“I think performance-per-Watt, in my mind, sets a topline ASP [average selling price] we can charge, and the performance-per-area, or per-dollar, sets a bottom line as our cost. So we need to continue to improve our performance-per-dollar or per-area and push out our performance-per-Watt. That would give our business guys much more room to improve margins – that’s what I’m set out to do.”
Wang’s comments definitely indicate a wish to make Navi competitive on price/performance – as was the focus with Polaris back when it first launched.
Even though we have zero benchmarks to go on at this point, and only a slight idea as to the market AMD are targeting with Navi, one of the few things we do know about this next-gen architecture is that it is going to be built on the 7nm FinFET process node. By GlobalFoundries own numbers, this extremely dense node delivers twice the logic density, which accounts for a huge performance boost of roughly 40% compared to the current 14nm FinFET node or a drastic increase in power efficiency.
But GlobalFoundries has since given up on 7nm, leaving TSMC to be the sole supplier for AMD’s future products in both the CPU and GPU departments.
Just how much of TSMC’s 7nm node performance AMD will be able to draw out of the GCN architecture is not yet known. Despite the natural enhancements of the node, the performance will still largely come down to AMD’s own ingrained enhancements within the architecture.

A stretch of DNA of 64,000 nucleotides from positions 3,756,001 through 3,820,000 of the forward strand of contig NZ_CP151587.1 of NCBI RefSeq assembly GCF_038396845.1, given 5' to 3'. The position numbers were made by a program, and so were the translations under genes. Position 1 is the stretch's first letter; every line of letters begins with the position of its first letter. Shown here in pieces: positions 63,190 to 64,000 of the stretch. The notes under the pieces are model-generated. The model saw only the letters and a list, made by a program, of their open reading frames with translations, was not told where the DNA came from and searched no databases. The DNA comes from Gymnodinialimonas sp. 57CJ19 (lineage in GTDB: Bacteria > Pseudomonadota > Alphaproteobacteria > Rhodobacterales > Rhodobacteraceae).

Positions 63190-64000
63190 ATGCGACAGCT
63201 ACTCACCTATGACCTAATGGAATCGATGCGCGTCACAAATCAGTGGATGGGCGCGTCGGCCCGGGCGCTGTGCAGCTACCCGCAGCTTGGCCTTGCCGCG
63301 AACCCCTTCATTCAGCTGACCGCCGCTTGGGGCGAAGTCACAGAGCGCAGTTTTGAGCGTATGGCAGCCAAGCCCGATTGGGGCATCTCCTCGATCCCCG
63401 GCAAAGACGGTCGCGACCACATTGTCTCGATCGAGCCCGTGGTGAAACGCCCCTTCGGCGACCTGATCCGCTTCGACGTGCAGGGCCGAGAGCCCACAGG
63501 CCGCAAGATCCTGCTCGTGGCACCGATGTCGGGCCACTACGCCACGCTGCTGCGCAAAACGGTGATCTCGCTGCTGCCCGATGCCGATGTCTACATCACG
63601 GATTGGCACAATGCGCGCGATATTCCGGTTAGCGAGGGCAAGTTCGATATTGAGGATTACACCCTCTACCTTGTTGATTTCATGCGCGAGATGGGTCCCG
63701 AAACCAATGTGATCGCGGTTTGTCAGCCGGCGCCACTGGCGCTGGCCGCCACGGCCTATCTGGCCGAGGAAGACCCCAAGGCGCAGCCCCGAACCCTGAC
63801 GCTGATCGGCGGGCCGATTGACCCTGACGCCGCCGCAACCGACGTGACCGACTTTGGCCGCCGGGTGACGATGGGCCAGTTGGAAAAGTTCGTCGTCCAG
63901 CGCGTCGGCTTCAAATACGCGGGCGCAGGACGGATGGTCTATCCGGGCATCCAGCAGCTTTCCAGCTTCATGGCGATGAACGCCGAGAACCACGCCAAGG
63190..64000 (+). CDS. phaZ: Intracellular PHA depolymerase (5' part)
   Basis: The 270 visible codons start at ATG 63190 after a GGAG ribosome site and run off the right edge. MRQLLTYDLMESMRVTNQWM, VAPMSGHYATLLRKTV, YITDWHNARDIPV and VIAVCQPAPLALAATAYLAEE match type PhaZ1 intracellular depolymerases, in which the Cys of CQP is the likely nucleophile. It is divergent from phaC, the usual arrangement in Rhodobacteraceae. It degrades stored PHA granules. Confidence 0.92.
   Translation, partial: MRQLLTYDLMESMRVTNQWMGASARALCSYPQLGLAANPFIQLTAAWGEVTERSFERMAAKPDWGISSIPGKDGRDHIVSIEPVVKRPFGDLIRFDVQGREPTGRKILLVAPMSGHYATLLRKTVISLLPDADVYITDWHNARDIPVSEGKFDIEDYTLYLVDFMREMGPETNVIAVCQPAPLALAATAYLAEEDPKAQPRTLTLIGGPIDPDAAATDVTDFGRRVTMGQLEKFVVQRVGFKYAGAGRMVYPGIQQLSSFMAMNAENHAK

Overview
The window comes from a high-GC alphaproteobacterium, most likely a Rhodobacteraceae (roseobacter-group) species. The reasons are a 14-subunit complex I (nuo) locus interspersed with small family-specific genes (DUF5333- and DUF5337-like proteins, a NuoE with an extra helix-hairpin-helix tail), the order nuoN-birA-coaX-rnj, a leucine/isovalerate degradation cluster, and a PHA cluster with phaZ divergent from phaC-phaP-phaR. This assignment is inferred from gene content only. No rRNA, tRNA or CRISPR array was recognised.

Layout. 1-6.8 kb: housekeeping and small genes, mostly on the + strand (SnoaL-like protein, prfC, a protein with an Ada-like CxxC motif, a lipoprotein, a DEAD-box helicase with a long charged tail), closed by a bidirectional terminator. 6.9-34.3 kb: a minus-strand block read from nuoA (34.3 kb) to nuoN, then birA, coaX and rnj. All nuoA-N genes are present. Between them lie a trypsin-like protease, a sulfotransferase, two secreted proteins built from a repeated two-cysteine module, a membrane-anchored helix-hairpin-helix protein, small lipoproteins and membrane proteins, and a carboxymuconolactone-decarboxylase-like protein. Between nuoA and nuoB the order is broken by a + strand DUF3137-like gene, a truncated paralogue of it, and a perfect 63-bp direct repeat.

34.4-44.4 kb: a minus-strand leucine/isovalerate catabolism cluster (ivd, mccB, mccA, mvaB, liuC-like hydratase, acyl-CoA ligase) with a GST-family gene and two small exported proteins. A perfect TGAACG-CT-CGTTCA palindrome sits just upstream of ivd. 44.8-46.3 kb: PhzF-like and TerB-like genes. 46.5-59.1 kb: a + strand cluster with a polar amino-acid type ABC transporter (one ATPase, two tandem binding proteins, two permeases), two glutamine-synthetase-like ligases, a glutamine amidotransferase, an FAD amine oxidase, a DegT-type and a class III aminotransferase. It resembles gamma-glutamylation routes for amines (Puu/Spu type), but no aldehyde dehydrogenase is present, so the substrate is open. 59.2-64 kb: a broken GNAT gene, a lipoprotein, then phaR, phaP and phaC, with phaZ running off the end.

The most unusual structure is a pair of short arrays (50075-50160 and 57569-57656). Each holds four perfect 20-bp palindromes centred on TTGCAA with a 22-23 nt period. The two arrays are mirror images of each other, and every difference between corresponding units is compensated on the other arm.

Yet AMD’s first gaming card on the 7nm process node, Radeon VII, is boasting a hella good performance bump over its predecessor. AMD are touting frames on par with Nvidia’s RTX 2080. We don’t know all the details of this card just yet, but that’s some seriously impressive numbers from the first 7nm transfusion.
There have been a slew of rumours about Navi’s eventual performance, ranging from it being ‘as bad as Vega,’ through to recent massively unreliable rumours suggesting GTX 1080 performance for just $250. Or maybe RTX 2080 performance for $250. Depends who you ask, which direction the wind is blowing, and who made up this particular bit of headline-baiting rumour-mongering.
As for power efficiency, this is something that David Wang has made clear is a top priority with the next-generation of graphics cards. The benefits of which has already been made apparent to team red with its first 7nm GPU, 7nm Vega Radeon Instinct for machine learning. GDDR6 memory is also set to improve performance over the last generations GDDR5 and GDDR5X.
“With the Vega 7nm we packed more and more stuff,” Wang told us at Computex, “and the power looks fantastic. Definitely a lot lower than the current Vega. That’s no magic, just the geometry scaling.”